"Sales Associate does not need
to know about Your Life.
Thank You for Not Sharing."
Now, I do appreciate people being friendly. If someone wants to chat a bit while I'm ringing up their purchase, that's fine. It's the others that I'm not so fond of. The ones that are used to having people nervously edge away when they start talking to them. The fact that I don't also hurriedly leave indicates to them that I'm interested in what they're saying, not that I'm staying because I'M WORKING AND CAN'T JUST WALK AWAY. And it's not like these people come into the store to buy things. I think J liked the company, and now these people are conditioned to just go talk to the Person In The Book Store, which is now, me. If people are lonely and want someone to talk to, that's what community centers, psychologists and bartenders are for.
This is why I swore I would never work retail again. Also, this week I got to meet:
1. Several people who had previously sold books to the store, and apparently now assume that everything they bring in will be purchased. One man had the courtesy to call in advance, and said that the books he had were indeed newer and in excellent condition. He brought in about thirty books in garbage bags (a bad sign); twisted spines, torn dust jackets, most published last millennium and NOT that clean. If a friend served me dinner on a plate that was as comparably dirty, I would promptly lose my appetite and never dine at their house again.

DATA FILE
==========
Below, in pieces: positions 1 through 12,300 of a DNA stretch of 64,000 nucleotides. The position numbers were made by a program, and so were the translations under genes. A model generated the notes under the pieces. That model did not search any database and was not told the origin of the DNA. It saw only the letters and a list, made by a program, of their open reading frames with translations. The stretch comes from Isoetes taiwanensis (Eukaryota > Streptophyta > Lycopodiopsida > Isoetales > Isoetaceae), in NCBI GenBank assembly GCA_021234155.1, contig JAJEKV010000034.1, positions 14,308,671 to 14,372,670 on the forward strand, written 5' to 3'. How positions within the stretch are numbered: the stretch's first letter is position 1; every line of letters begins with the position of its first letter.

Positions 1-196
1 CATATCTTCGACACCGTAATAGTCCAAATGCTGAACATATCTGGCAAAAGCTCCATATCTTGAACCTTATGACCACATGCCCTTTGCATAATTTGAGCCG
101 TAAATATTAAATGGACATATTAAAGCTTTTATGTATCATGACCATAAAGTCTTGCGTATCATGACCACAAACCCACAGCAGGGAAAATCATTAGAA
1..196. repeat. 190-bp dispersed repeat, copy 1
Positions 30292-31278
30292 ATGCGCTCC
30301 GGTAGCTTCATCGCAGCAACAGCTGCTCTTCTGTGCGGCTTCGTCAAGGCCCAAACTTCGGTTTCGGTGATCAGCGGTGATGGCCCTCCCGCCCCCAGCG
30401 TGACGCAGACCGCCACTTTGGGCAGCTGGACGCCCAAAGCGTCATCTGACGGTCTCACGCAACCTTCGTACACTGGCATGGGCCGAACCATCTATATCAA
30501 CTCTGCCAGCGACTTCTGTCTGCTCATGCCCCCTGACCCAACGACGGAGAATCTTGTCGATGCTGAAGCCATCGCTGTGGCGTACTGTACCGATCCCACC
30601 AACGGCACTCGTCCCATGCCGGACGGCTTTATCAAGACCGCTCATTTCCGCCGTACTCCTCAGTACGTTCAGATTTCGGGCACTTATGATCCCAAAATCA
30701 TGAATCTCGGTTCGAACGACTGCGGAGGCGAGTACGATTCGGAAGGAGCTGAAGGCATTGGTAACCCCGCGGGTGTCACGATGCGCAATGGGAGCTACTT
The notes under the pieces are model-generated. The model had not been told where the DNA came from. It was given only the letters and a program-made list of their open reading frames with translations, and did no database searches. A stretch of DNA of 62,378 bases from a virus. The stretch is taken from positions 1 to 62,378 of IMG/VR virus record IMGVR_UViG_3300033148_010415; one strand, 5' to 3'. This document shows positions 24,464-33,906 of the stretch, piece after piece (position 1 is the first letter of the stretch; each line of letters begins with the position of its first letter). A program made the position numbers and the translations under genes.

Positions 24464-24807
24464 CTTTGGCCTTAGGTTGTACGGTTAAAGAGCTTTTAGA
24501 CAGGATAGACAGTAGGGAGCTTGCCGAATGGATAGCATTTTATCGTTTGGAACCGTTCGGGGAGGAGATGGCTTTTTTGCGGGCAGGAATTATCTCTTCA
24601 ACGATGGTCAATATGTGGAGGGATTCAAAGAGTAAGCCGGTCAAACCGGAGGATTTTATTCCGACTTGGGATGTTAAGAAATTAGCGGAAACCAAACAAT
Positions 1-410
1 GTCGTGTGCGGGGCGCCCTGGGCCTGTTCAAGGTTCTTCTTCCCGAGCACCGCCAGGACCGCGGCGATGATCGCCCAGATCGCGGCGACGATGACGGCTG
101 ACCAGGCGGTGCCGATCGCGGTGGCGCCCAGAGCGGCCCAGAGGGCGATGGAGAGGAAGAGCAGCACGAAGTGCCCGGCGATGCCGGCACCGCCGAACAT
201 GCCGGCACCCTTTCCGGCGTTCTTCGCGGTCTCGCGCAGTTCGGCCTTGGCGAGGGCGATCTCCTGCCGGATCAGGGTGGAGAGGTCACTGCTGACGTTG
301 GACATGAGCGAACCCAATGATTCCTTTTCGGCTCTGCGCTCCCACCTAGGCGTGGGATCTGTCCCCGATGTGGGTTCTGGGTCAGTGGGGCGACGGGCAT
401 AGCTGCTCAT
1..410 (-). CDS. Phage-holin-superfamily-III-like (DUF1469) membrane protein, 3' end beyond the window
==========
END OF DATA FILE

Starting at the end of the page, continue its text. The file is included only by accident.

2. The cranky old man in the powered wheelchair. The store isn't wheelchair-accessible, so he pounded on the window for my attention. It took a lot of effort for him to speak, and it seemed to piss him off even more that I didn't always understand him the first time. I like to think I'm a patient person, but I wondered how rude a disabled person had to be before it was considered excusable to just walk away from him. Maybe he felt bad after I went back and forth into the store several times to look for particular items; I think he was trying to make it up to me by telling me about his life. This is rather like rewarding a vegan by offering them liver.
3. The parents who brought their little girl (I assume it was a child, but it seemed more like an Autonomous Whining Device) for some books. They obviously had some grasp of parenting skills, because they repeatedly threatened that if she didn't stop whining, they wouldn't buy her anything. They spent $12 on kid's books. I pity the men or women that child will one day date.
4. The mom who wanted to brag about her two teenage kids. Her son didn't care, but the look on the daughter's face indicated that if a Flaming Gateway into Hell spontaneously opened in the floor, she would gratefully hurl herself into it.
5. I was glad, however, that I was there for the college-aged woman rushed in and asked to use the phone. An older woman, one of the mentally challenged that wander Glisan, had accosted her in the Fred Meyer parking lot, and started screaming that she had slept with her husband and stolen her bike. The FM security people lost interest when they determined that no actual theft had been committed, but the young woman was rather freaked and just wanted to get away from the crazy woman. She used the phone, calmed down a bit and left when her friend showed up.
I know it's possible that there may be fascinating and delightful customers, but this week was not a shining example of random humanity. Maybe I should just go back to selling stuff on eBay; at least then I only have to deal with people via email, and I have a Delete button.